15, November 2012
Robert Frost Essay
Dealing with Death
“To be subjective with what an artist has managed to make objective is to come on him presumptuously and render ungraceful what he in pain of his life had faith he had made graceful.” (Lowell 1). Robert Frost’s ability to connect nineteenth century renaissance poetry with American poetry makes him one of the best poets of our time. In his poem, Home Burial Frost shows the struggle of a married couple, Amy and her husband, the farmer, and how they cope differently after the death of their child. He addresses three figures of language that makes this poem memorable.
Robert Frost was born in San Francisco in 1874. When he was ten, his father passed away and his family decided to move back to New England. Frost emphasized that a poem “never a put-up job…. It begins as a lump in the throat, a sense of wrong, a homesickness, a loneliness. It is never a thought to begin with. It is at its best when it is a tantalizing vagueness.” (Lowell 1). His father’s absence, I believe that’s why Frost usually writes about a family without a child, or as in Home Burial the baby has passed away. Robert Frost was also the first poet to speak at a Presidential Inauguration in 1961 for President John. F Kennedy, when he recited The Gift Outright. After winning many awards, named as one of America’s best poets, and having a mountain named after him in Vermont, Robert Frost passed away in 1963.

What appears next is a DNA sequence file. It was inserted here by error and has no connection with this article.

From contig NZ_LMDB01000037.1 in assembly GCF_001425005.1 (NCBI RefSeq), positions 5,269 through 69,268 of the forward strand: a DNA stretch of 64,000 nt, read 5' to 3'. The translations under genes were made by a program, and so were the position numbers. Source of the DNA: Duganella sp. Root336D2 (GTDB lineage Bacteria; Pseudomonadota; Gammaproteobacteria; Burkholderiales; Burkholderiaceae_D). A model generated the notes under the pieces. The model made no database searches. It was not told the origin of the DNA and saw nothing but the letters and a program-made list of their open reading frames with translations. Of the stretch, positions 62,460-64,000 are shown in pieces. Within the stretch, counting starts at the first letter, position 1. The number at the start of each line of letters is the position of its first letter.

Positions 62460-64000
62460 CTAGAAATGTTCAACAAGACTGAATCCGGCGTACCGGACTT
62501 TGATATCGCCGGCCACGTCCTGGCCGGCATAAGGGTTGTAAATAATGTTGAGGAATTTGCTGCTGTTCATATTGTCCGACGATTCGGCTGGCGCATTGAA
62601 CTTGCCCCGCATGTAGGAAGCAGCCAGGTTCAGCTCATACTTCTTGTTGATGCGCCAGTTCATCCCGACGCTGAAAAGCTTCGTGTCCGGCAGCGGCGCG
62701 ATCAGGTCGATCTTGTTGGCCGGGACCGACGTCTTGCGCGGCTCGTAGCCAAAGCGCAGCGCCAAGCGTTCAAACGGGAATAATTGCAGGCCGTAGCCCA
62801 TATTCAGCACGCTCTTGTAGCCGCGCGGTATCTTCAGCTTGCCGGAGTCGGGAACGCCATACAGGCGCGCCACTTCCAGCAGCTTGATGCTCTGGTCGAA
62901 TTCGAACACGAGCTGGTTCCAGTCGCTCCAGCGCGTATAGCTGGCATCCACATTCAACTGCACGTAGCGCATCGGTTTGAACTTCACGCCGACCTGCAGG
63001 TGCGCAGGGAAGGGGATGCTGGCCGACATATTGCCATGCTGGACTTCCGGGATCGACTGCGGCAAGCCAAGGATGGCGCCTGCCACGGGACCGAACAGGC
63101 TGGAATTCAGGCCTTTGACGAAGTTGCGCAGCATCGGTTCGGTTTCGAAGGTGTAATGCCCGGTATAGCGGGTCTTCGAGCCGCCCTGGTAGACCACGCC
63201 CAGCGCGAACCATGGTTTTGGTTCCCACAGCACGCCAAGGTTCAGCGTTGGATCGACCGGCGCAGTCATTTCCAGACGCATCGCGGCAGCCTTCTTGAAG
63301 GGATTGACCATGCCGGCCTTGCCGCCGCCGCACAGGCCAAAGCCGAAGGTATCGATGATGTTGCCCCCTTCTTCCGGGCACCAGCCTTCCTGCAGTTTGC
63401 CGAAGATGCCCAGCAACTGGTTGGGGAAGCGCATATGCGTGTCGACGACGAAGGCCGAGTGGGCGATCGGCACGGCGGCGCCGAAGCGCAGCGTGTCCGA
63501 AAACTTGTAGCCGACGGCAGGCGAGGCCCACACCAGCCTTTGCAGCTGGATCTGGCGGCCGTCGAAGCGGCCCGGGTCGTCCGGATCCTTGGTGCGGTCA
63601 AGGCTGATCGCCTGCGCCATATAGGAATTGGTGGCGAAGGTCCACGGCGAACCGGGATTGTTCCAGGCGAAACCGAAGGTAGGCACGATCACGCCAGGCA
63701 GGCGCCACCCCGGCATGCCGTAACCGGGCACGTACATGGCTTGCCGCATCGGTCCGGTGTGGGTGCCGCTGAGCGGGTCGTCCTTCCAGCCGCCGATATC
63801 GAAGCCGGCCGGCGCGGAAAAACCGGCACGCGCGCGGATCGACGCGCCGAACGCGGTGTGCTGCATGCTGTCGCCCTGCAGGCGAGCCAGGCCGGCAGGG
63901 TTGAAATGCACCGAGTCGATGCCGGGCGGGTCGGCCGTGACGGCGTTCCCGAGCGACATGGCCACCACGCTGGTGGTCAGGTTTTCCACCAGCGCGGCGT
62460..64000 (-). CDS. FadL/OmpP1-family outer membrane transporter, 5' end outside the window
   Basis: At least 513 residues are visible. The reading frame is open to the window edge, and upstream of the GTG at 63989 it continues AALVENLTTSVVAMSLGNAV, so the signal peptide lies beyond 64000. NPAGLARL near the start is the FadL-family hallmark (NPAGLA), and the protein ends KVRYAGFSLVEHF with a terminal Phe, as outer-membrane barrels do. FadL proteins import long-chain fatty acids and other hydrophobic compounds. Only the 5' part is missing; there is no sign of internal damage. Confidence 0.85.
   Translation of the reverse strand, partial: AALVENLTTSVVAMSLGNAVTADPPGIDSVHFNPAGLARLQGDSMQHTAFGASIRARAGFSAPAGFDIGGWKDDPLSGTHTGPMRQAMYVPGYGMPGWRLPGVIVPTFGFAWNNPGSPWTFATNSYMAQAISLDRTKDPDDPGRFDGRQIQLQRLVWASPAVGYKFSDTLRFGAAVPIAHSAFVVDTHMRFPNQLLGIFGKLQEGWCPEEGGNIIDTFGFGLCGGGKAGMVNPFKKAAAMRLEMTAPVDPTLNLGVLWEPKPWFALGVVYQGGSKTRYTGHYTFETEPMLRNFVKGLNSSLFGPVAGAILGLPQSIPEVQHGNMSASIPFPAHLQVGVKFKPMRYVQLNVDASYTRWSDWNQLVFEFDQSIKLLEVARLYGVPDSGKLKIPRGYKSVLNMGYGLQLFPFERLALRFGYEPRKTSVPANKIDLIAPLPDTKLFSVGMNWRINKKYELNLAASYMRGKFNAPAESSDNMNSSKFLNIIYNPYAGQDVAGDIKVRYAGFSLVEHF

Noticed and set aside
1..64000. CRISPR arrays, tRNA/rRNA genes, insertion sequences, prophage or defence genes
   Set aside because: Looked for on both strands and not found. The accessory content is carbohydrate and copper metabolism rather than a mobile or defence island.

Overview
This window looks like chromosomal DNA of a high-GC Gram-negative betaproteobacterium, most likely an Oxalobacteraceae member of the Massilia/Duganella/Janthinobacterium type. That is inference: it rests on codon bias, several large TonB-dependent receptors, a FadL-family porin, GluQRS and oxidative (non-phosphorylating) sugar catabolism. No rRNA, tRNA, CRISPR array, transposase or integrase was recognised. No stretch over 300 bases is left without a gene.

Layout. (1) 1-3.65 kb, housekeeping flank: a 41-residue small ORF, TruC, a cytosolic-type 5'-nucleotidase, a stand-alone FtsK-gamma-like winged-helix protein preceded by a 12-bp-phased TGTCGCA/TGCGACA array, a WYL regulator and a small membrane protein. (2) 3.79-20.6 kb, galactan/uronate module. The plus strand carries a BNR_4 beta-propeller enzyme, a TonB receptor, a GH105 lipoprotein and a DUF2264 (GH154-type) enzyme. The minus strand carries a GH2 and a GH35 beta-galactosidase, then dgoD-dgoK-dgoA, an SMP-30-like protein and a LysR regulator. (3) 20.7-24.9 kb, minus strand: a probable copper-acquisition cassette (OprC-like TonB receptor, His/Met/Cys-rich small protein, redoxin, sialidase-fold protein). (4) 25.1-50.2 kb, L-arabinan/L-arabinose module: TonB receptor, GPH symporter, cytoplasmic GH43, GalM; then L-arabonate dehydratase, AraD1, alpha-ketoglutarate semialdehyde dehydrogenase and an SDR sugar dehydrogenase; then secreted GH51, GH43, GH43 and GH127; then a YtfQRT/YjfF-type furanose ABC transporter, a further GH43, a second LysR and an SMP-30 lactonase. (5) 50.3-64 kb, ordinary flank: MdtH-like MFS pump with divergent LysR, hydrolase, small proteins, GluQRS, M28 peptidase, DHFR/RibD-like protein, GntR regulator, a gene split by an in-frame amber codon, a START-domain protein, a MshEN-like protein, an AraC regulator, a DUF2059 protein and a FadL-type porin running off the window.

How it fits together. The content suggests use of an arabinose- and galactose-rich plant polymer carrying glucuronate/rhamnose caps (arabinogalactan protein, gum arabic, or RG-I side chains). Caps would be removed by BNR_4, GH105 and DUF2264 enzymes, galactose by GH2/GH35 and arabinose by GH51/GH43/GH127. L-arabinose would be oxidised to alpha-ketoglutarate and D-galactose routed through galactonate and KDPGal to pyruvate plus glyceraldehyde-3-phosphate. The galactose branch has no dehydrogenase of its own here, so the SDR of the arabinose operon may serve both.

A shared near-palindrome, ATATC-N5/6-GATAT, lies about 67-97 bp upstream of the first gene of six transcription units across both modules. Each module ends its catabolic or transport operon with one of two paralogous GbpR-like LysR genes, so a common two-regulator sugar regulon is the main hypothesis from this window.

The first element of literature Robert Frost makes memorable is imagery. In lines 84 & 86-87, Amy states, “You could sit there with stains on your shoes” and “You had stood the spade up against the wall outside there in the entry, for I saw it.” (Frost 1). Amy realizes and over reacts because no matter what, just like a stain, the absence of her baby will always be there. As for the spade, leaning against the wall until something comes and gets rid of it, the burden of their child’s death will poise...